Boston Brotherhood/Reds team ownership history

This article was written by Charlie Bevis

This article was published in the Team Ownership History Project

An ownership history for Boston’s Players League franchise (1890) and American Association franchise (1891).

1890 Boston Reds

Competing against the firmly entrenched Boston ballclub in the National League, the Boston Brotherhood/Reds club won consecutive championships, in the Players’ League in 1890 and in the American Association in 1891. The club disbanded when it was bought out in the NL-AA merger, which was consummated in December of 1891.

Under the corporate name of the Boston Ball Club, the Brotherhood/Reds club was a stock company organized on November 29, 1889, to compete in the newly established Players’ League for the 1890 season. The club raised $20,000 in capital, through the sale of 200 shares of stock priced at $100 each, and received a corporate charter from the Commonwealth of Massachusetts on December 14, 1889.1 A diversified group of 26 stockholders initially financed the club, with the largest individual holding a 15 percent ownership interest.2

During the 1890 season, the Boston Ball Club was known in Boston as the Brotherhood club, based on the league’s organizer, the Brotherhood of Professional Base Ball Players, which mandated that players constitute at least half of a club’s board of directors.

At the first corporate meeting, the stockholders elected Charles H. Porter as president, Frederick E. Long as treasurer, and Julian B. Hart as secretary; on the board of directors were four stockholders (Porter, Hart, Charles A. Prince, and an unidentified fourth man) and four ballplayers (Dan Brouthers and Mike Kelly, initially; later joined by Arthur Irwin and Hardie Richardson).3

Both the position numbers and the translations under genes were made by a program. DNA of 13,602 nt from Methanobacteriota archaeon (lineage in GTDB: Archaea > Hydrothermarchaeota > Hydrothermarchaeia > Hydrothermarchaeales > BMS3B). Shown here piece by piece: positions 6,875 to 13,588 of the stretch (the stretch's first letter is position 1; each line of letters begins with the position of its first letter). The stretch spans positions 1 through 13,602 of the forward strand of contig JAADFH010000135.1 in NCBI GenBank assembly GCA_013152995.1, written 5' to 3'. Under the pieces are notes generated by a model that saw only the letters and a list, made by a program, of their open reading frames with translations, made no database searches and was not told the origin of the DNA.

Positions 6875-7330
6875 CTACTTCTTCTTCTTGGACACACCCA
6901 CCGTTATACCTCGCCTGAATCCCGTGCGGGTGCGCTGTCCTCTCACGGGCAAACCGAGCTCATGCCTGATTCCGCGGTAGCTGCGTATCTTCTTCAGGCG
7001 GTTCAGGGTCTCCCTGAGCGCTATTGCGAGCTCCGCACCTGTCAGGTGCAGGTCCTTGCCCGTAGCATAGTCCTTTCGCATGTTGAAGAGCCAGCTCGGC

Porter, the titular head of the organization, gave the new ballclub credibility since in 1873 he had been president of the Boston club in the National League.4 Long had been the treasurer of Boston NL club from its formative years through 1880. Hart, a local businessman, was the day-to-day executive and public face of the club. Prince was general counsel of the New York & New England Railroad.

Unlike the financing of other clubs in the Players’ League, the investors in the Boston Ball Club were baseball fans first, not primarily capitalists looking to turn a quick profit. Among the officers and directors, Hart held the largest stake with 28 shares, followed by Long with 10, Prince with 5, and Porter with 2.5 The other 22 stockholders included super-fan Arthur Dixwell (35 shares, the largest stake in the club); businessmen Frank Foss (10) and John Haynes (9); sporting-goods merchants George Wright (5) and John Morrill (5); and ballplayers Irwin (12), Brouthers (10), Richardson (10), Kelly (5), and Bill Nash (5).6